Meg develops her art practice of contemporary nudes in her home studio in Sydney’s South, which borders of the national park. Surrounded by nature, this inspiration is clearly evident in her work, with her layered colour palette reflecting the nearby fauna. Her use of denim as a canvas and the textured treatments she applies is reminiscient of her time in the fashion industry. With a background in dance, Gallagher’s exploration into the female form started at a young age. Since becoming a mother, Meg feels that she has become significantly more in touch with the female form. Painting nudes is a vehicle for her to celebrate how she sees women’s sensuality and sexual energy as one of their biggest strengths.
Do you remember your first encounter with art?
I grew up on a farm in New Zealand and growing up, my mother was insistent to provide a creative environment for myself and my brothers – we didn’t have a TV, so I have really strong memories of creating huge messes of paint, clay and fabric scraps all throughout the house. My father ran the local Arts Centre and so we would spend weekends watching him curate art shows and run workshops. I now look back on that dynamic with fond memories as I can now understand how much they impacted my life as an artist now. However, I must admit that the time I was often desperate to be a “ normal kid “… with a TV.
My father ran the local Arts Centre and so we would spend weekends watching him curate art shows and run workshops.
What’s your background?
I studied a Bachelor of Arts but chose to focus on fashion design as my major as I loved how closely it connected me to pop culture at the time. I was then awarded a scholarship to study fashion in Milan at IED – Instituto Europeo di Design. This experience naturally projected me into a full-time fashion career for the past 12 years. However, it’s been during my 8 years designing for contemporary denim brand KSUBI that I have been able to bring together my knowledge of art, textiles and trend forecasting – this has led me to design for collaborations with Travis Scott, Kendal Jenner and KITH.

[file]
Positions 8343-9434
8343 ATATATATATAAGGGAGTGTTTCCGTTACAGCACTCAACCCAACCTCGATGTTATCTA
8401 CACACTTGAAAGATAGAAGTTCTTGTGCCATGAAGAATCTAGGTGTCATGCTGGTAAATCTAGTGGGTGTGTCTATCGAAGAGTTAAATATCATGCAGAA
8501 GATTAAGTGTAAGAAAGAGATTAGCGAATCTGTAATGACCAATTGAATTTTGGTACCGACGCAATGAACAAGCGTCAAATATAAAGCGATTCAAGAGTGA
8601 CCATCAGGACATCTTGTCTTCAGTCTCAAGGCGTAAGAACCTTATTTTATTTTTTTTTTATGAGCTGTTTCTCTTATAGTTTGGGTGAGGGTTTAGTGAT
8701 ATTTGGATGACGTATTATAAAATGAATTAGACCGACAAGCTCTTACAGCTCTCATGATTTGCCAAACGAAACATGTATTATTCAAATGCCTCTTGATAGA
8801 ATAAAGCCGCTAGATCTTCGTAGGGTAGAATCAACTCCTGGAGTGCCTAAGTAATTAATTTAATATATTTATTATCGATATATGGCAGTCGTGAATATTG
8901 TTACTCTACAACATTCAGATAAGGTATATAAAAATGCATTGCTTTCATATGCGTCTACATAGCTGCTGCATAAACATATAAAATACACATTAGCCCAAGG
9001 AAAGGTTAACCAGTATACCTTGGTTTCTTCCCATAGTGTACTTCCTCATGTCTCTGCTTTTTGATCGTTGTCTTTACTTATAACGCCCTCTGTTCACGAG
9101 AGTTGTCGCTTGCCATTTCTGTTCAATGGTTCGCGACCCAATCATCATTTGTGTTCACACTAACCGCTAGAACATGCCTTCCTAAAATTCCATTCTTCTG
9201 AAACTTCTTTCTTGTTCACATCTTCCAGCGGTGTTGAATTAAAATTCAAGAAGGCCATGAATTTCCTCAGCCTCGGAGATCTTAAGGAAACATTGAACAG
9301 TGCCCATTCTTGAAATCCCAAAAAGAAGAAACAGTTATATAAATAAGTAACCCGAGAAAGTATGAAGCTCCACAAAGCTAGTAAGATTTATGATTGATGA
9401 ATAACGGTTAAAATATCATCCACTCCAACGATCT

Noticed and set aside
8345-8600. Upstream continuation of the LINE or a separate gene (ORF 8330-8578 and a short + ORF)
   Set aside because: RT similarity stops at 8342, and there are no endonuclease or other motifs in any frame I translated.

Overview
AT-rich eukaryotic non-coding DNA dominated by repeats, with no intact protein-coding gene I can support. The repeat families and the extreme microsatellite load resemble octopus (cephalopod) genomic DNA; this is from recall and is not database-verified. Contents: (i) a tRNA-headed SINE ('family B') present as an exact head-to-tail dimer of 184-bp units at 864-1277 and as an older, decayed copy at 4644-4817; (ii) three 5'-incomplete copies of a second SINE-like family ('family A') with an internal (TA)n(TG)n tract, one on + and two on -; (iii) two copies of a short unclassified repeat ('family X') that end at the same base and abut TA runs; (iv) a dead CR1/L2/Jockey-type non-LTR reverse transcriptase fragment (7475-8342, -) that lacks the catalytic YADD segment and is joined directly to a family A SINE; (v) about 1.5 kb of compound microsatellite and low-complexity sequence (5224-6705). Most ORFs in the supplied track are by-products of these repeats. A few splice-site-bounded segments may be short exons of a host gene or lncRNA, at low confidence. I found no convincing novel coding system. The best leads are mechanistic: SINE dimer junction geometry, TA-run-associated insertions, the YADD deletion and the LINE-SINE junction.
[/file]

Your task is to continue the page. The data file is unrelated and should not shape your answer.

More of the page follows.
How do you work?
Someone watching me work might see it as manic, but there is lots of method to my madness. I usually have about 10 pieces on the go at the same time, it keeps my brain fresh and allows for thinking time as each piece develops. As thick layers of paint dry on my canvas, I then move onto bleaching, dying and washing huge pieces of denim to use as bases. I’m also a big believer in planning out compositions prior to putting paint down. I think after spending so many years learning how to “edit” in fashion design means that I’m actually wildly disciplined with my planning…it might just not look like it from the outside.
As thick layers of paint dry on my canvas, I will then move onto bleaching, dying and washing huge pieces of denim to use as bases. I’m also a big believer in planning out compositions prior to putting paint down.
Why is drawing so important?
To me… drawing dictates so much of the final energy in my paintings, every tiny bump and curve I draw is there to convey the power of the female form.
What is your dream project?
I would love to do a collaboration with Playboy magazine actually as I love their unapologetic openness towards sex and nudity. It was a pile of vintage playboy’s from the 70’s that got me into painting nudes initially – the colours, the expressive poses are incredible. I’ve always been fascinated by the world of the erotic and would love to continue to bring to life provocative compositions that are normally hidden underneath people’s mattresses.